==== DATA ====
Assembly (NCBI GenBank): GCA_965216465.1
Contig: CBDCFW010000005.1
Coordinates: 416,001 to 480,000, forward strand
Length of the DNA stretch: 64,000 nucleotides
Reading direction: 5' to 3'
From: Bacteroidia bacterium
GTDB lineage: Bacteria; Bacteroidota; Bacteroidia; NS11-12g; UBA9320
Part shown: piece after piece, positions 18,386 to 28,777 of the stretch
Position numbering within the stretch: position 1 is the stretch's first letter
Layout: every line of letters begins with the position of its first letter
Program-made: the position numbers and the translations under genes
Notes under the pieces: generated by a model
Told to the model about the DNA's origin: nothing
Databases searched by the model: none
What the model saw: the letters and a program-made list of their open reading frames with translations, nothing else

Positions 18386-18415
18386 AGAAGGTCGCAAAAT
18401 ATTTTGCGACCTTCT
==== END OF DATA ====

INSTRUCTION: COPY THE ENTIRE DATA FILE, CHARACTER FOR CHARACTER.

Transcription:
Assembly (NCBI GenBank): GCA_965216465.1
Contig: CBDCFW010000005.1
Coordinates: 416,001 to 480,000, forward strand
Length of the DNA stretch: 64,000 nucleotides
Reading direction: 5' to 3'
From: Bacteroidia bacterium
GTDB lineage: Bacteria; Bacteroidota; Bacteroidia; NS11-12g; UBA9320
Part shown: piece after piece, positions 18,386 to 28,777 of the stretch
Position numbering within the stretch: position 1 is the stretch's first letter
Layout: every line of letters begins with the position of its first letter
Program-made: the position numbers and the translations under genes
Notes under the pieces: generated by a model
Told to the model about the DNA's origin: nothing
Databases searched by the model: none
What the model saw: the letters and a program-made list of their open reading frames with translations, nothing else

Positions 18386-18415
18386 AGAAGGTCGCAAAAT
18401 ATTTTGCGACCTTCT